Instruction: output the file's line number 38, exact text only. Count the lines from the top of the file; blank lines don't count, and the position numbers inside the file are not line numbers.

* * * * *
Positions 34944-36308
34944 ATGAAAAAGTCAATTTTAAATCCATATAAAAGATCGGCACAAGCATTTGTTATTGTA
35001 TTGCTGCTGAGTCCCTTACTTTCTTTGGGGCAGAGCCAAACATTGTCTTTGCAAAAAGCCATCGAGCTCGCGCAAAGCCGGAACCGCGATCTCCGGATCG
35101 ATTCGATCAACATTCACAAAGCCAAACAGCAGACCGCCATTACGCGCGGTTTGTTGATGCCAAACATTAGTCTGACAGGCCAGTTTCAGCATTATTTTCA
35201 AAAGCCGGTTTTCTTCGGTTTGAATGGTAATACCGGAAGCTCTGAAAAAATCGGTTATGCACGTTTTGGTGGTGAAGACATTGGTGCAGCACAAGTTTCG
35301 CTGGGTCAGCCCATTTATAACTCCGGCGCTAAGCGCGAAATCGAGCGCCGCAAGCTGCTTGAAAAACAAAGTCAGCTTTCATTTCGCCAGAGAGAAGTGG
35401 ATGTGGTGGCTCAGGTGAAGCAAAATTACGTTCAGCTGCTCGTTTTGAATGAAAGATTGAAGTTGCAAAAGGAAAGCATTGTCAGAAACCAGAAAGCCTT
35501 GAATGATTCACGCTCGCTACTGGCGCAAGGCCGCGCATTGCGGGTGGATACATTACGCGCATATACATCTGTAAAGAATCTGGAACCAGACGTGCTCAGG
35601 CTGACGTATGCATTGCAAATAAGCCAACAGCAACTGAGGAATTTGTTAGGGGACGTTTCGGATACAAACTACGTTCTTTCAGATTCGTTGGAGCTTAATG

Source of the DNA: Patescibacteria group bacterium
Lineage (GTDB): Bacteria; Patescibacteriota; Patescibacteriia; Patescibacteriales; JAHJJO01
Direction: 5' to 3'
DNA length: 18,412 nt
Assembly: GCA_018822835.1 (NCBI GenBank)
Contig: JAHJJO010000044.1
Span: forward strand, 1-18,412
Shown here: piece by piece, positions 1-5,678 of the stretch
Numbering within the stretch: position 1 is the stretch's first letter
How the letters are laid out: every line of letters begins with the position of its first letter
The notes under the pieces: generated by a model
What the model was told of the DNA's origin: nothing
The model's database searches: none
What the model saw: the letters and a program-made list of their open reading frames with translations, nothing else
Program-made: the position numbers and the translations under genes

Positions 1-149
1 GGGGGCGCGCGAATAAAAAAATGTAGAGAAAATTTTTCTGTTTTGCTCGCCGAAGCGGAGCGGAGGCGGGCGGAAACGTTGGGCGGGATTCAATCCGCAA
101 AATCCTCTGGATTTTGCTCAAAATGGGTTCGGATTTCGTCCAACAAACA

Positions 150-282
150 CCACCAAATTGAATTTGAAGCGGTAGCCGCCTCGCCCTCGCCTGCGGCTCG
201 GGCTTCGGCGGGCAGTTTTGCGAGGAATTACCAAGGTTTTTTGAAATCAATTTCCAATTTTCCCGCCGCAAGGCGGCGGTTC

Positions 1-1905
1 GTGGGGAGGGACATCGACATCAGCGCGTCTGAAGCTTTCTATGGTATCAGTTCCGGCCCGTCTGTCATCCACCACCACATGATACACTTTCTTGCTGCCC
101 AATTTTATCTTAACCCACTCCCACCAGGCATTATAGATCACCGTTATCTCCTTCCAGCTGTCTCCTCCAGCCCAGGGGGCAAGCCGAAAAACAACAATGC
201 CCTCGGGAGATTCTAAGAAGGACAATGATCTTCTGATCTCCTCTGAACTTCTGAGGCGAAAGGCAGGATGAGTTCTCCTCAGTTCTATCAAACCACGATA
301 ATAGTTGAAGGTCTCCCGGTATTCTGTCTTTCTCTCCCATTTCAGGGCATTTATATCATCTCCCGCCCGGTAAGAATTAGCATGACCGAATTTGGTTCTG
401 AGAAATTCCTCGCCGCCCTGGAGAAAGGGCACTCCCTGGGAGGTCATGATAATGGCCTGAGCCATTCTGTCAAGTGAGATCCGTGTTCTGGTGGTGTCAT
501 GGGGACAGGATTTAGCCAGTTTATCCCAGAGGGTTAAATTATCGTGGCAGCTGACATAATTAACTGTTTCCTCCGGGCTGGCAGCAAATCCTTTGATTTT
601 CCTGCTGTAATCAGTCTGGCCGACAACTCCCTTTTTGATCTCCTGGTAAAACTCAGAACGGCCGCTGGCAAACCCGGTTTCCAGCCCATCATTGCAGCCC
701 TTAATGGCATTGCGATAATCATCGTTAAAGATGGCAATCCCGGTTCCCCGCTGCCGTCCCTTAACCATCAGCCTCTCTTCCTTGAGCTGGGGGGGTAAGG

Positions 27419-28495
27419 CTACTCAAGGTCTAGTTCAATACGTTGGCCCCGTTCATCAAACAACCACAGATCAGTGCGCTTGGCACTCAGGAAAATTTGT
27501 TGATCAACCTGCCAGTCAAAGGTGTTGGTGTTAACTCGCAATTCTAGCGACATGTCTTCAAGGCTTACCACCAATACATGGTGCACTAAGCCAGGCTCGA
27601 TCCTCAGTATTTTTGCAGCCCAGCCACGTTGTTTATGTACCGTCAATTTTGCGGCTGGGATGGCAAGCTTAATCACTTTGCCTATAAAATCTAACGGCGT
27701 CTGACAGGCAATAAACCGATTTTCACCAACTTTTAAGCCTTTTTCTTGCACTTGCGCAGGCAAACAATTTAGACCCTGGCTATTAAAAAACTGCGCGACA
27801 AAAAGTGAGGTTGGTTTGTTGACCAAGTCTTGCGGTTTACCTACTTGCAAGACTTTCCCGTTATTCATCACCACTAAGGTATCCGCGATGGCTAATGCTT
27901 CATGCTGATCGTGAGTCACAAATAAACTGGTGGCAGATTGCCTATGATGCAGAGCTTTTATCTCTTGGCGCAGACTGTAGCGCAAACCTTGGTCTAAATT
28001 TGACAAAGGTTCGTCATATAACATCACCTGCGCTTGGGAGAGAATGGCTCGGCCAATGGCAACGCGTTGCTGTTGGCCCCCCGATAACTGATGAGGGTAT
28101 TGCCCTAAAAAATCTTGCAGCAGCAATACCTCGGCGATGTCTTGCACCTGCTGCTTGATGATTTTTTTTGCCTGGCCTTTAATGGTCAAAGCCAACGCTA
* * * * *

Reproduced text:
601 CCTGCTGTAATCAGTCTGGCCGACAACTCCCTTTTTGATCTCCTGGTAAAACTCAGAACGGCCGCTGGCAAACCCGGTTTCCAGCCCATCATTGCAGCCC